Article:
From what I recall when I used this type of coil for open crank engines the tab is common to both coils, the LT coil is earthed via the square bar passing through the middle when screwed to the frame and the HT coil earths via the plug. The square bar through the middle becomes magnetic when circuit is complete.

As I said they give a good spark, I was using simple wiper contacts and built the coil into a Buzz coil circuit but I can't see that would affect it's use with standard points.

Brown "live" to single spade connector, Blue neutral to switch then back to -VE on battery

Mike Poole18/07/2021 12:09:26
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Posted by duncan webster on 17/07/2021 22:48:04:
Posted by noel shelley on 15/07/2021 17:25:41:

My Lambretta had a small ignition coil, 1.25 dia X3" high at a guess. Noel

Do you really want the world to know you had a Lambretta? I bought a broken one very cheap once and mended it. First time I rode it I knew it had to go. Every corner had the bodywork scraping the tarmac. Sold it at a considerable profit and went back to my proper bike

When BMW took over Cowley they had a small fleet of the C1 scooters with a roof, I fancied a go on one but never found an opportunity at night so I wouldn’t be seen, I doubt it would have been exciting as scary and exciting are not the same thing.

Mike

Clive Brown 123/07/2021 11:38:41
720 forum posts
34 photos

Quick update on my (lack of ) progress. The coil I purchased has two windings with a common point around an iron armature. The resistance of the primary is ~1.5 ohms. A lash-up test circuit didn't produce a spark unless the spark gap was virtually zero, and then it was a tiny affair, nothing like Jason's video. Jason, what were you using to trigger your coil, some sort of oscillator circuit?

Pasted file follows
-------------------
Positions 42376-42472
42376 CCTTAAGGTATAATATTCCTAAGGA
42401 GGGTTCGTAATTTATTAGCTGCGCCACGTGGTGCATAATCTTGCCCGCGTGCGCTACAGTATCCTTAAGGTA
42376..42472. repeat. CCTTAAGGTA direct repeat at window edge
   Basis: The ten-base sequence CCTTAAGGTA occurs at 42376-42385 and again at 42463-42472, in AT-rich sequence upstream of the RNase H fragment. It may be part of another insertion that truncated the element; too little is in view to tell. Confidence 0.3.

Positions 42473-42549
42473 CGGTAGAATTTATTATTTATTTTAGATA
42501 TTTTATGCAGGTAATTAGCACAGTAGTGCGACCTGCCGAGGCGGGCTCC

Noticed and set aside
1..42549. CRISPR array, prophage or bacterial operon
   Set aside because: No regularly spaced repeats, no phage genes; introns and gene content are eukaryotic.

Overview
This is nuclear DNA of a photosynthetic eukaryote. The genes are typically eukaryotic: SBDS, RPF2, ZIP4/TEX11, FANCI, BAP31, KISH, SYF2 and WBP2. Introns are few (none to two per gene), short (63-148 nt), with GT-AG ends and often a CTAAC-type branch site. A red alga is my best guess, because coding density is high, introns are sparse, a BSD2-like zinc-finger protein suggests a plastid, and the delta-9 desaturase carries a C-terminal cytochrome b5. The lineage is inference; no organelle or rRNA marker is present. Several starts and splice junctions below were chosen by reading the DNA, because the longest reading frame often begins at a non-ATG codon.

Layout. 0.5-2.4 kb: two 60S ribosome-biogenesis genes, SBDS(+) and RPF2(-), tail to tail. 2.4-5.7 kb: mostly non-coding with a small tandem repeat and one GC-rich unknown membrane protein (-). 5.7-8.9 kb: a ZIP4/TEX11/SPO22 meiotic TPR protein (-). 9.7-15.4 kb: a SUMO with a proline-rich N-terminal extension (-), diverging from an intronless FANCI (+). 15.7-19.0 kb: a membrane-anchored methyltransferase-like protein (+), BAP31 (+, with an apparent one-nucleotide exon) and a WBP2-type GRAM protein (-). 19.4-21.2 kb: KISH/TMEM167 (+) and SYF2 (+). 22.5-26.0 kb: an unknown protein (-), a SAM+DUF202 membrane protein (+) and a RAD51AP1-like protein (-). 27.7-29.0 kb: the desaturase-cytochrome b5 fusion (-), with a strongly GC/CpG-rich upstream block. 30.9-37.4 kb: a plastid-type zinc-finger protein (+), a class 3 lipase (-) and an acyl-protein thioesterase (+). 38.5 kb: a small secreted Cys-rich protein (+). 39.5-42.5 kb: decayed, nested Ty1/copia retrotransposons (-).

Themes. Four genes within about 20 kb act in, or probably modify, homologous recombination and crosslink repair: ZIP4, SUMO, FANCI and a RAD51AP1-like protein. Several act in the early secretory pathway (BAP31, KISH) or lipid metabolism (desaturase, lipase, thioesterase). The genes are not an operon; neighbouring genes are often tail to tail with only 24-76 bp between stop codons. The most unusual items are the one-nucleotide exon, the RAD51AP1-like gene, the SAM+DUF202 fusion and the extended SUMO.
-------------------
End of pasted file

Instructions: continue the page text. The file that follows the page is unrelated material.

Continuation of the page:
I think I'll buy a conventional car-type coil which I feel that I understand better, and use this to prove the engine, although that's still some time away.

Thanks for all the comments.

JasonB23/07/2021 13:01:33
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On top of the board in my photo are a set of Buzz or trembler coil points, these simple make and break the circuit many times as soon as the points contacts complete the circuit so you get a constant stream of sparks rather than just one. Think of an electric buzzer, when circuit is complete the iron bar in the middle becomes magnetic and then pulls the buzz contacts apart, so magnet stops and releases the contact which then completes the circuit again and so on at high frequency which can be adjusted by spring tension. This is the sort of thing that Model T fords would have used.

I think I was just touching wires together out of shot in the video rather than using the contacts on the engine.

Edited By JasonB on 23/07/2021 13:05:09

Roger B23/07/2021 15:31:30
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170 forum posts
76 photos

The smaller size traditional motorbike coils are available from places like here:

**LINK**

I have used them sucessfully on my model engines.

Tim Stevens26/07/2021 20:45:14
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1494 forum posts

The smaller bike-type coils work in exactly the same way as 'conventional' old-fashioned 12 v coil-ignition coils. Same current draw, same resistance etc. They do tend to get a bit hotter if not well out in the breeze, but I use one on a vintage* car and it copes admirably. No particular reason, I just had one in good nick and a bracket to fit, so I used it.

Cheers, Tim

* vintage = pre-1931, not as per Antiques Road Show etc, where it just means 'Old but I don't know about anything that I'm getting paid to talk about'

Edited By Tim Stevens on 26/07/2021 20:50:40